# UL3

### Help Support HomeBuiltAirplanes.com:

#### PTAirco

##### Well-Known Member
I really need to think of a better name for this thing....

Single seat, all metal, partial fabric on wings.
45-65 hp, two stroke power (likely MZ201).
High wing, taildragger, enclosed fuselage.

Wing area - 100sq.ft
Empty weight -440 lbs (inc. ballistic chute)
Gross weight - 800lbs

16 gall. fuel, lots of baggage space.

For pictures, see my albums.

Wings are 95% done, tanks installed (welded al.)
Front fuselage structurally complete, currently working on installing controls.

Tapered steel landing gear legs on order from Laing Machining.

Last edited:

#### PTAirco

Getting to the fiddly parts - controls. Stick, torque tube, link tubes, belcrank and idler arms are done and in place temporarily. Checked the actual throws I am getting and everything seems fine. Not too much friction in there yet either, though the nylon bearing blocks are less than ideal in my opinion. $80 worth of rodends so far. Rudder and brakes are different story; despite lots of CAD drawings and measuring and eyeballing, the rudder cables foul the other controls in a couple of places. I wanted both brake and rudder cables to run through a central tunnel, but will need to move them to the fuselage sides. Cut up the already welded pedal and brake assembly and shuffled everything around and re-welded. Had to improve the geometry at the same time - it's a little cramped in the front of the fusleage; size 14 shoes max!. I am using separate heel brake pedals set inboard from the rudder pedals. I think toe brakes are fine but they put a lot of strain on the rudder hinge and I am using a piano hinge for that - I can see that wearing rapidly if one stands on the brakes a lot. Even considered going without differential brakes and using a brake lever on the stick. But I am sure there will come a gusty crosswind day when full rudder won't stop me from from a groundloop and I'll curse myself for taking the easy way out... #### PTAirco ##### Well-Known Member Received landing gear legs from Laing Machining -$550 plus shipping, but worth it. They fit my socket tube perfectly without any honing.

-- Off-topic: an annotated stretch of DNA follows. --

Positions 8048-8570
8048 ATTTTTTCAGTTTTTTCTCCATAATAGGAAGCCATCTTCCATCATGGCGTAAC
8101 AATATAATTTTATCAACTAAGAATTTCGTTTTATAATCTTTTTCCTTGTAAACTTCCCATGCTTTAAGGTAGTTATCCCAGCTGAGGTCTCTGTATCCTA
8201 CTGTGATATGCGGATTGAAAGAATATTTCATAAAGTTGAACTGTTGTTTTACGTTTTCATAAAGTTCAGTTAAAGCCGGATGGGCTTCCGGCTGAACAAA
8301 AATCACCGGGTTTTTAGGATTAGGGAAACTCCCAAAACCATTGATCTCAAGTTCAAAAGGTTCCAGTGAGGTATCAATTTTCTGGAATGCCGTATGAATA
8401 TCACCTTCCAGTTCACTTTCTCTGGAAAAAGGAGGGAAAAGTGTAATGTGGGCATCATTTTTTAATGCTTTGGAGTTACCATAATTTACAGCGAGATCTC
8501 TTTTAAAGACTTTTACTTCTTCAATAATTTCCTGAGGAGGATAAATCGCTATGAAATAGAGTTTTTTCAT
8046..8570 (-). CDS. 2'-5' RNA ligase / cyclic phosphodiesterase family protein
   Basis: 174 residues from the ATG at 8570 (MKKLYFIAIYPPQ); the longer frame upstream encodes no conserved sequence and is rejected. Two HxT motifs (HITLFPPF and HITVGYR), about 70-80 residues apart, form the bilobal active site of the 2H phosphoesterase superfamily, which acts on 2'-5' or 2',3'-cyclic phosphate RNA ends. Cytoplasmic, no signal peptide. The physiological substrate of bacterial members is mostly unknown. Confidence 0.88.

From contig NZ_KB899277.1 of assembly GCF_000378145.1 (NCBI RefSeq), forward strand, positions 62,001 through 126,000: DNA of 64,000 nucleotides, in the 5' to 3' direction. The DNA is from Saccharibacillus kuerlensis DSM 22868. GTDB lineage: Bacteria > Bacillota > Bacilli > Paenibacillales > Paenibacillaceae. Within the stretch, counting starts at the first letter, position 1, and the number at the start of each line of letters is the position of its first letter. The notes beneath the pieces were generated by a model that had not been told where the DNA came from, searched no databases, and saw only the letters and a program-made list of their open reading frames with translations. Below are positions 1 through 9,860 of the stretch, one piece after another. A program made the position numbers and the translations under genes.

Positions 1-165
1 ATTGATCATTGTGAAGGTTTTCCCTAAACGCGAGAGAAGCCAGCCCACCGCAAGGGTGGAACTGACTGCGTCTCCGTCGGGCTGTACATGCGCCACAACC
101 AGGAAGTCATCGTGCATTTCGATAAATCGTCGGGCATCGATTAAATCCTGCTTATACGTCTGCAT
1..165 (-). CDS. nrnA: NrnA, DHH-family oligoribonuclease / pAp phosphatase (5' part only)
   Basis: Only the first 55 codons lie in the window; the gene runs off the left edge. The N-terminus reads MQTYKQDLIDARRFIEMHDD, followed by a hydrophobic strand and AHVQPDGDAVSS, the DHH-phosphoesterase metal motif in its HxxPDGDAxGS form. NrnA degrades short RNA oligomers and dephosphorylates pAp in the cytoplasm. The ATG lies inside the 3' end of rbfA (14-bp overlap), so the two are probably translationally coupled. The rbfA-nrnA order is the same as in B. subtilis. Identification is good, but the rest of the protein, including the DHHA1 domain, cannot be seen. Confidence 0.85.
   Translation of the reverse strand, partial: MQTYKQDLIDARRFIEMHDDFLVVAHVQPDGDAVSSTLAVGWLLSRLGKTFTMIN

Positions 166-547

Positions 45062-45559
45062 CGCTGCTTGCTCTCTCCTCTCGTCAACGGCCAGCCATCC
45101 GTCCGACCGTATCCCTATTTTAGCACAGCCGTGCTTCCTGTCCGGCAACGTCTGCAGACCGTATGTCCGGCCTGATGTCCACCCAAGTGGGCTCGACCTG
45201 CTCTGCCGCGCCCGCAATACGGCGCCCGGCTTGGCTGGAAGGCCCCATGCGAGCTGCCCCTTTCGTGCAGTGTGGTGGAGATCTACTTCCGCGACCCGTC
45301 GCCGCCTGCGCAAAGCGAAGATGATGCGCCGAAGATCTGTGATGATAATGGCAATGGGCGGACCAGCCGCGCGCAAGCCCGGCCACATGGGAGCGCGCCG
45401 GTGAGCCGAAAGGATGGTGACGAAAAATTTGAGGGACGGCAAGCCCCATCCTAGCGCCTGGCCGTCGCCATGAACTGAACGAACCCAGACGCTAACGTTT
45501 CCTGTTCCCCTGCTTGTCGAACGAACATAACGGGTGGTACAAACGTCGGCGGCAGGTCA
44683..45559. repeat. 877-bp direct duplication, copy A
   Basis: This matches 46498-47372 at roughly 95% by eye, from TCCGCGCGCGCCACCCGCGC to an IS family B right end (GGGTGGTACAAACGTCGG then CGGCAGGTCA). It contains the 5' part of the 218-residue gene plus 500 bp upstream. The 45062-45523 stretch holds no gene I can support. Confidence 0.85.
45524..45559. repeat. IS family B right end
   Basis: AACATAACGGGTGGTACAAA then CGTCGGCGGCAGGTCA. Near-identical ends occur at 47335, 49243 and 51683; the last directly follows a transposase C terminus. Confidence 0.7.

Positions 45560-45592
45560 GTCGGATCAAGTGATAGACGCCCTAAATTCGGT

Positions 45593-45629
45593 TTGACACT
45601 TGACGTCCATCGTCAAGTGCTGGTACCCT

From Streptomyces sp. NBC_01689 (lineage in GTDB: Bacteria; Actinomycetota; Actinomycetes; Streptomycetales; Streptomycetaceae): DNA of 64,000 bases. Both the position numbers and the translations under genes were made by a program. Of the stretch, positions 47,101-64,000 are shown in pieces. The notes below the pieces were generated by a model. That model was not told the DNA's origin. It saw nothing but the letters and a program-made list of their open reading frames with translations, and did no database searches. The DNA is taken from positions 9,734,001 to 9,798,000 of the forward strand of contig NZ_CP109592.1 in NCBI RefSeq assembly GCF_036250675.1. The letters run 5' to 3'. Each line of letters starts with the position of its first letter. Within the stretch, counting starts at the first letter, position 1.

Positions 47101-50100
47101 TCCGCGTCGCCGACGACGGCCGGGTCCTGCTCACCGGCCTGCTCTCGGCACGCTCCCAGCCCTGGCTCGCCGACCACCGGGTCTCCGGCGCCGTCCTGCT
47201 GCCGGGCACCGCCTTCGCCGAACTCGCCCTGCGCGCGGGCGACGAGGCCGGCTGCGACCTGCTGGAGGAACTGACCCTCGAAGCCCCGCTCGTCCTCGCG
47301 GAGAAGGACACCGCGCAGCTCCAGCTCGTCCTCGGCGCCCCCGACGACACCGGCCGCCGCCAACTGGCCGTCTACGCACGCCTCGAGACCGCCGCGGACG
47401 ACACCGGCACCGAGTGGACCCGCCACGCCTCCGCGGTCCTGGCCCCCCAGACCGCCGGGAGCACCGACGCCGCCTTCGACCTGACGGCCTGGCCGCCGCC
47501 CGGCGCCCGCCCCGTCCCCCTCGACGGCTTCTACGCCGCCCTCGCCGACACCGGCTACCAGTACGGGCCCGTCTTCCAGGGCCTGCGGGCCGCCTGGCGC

Machined axle sockets to size, welded them and then re-machined due to the (expected) distortion. Machined axles.